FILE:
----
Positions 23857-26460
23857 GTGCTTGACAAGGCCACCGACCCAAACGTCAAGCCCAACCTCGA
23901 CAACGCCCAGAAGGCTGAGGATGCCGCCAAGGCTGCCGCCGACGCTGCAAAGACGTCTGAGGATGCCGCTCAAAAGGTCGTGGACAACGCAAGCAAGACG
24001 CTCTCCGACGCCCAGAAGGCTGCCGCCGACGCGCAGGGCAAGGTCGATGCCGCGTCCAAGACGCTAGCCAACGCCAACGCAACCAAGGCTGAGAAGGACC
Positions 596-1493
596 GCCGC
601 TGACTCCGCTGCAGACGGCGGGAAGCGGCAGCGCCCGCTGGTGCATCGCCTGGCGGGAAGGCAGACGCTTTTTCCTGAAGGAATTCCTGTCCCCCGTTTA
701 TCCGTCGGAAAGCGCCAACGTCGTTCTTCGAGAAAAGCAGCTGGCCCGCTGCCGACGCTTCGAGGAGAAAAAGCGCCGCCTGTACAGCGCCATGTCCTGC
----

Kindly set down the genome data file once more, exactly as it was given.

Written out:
Positions 23857-26460
23857 GTGCTTGACAAGGCCACCGACCCAAACGTCAAGCCCAACCTCGA
23901 CAACGCCCAGAAGGCTGAGGATGCCGCCAAGGCTGCCGCCGACGCTGCAAAGACGTCTGAGGATGCCGCTCAAAAGGTCGTGGACAACGCAAGCAAGACG
24001 CTCTCCGACGCCCAGAAGGCTGCCGCCGACGCGCAGGGCAAGGTCGATGCCGCGTCCAAGACGCTAGCCAACGCCAACGCAACCAAGGCTGAGAAGGACC
Positions 596-1493
596 GCCGC
601 TGACTCCGCTGCAGACGGCGGGAAGCGGCAGCGCCCGCTGGTGCATCGCCTGGCGGGAAGGCAGACGCTTTTTCCTGAAGGAATTCCTGTCCCCCGTTTA
701 TCCGTCGGAAAGCGCCAACGTCGTTCTTCGAGAAAAGCAGCTGGCCCGCTGCCGACGCTTCGAGGAGAAAAAGCGCCGCCTGTACAGCGCCATGTCCTGC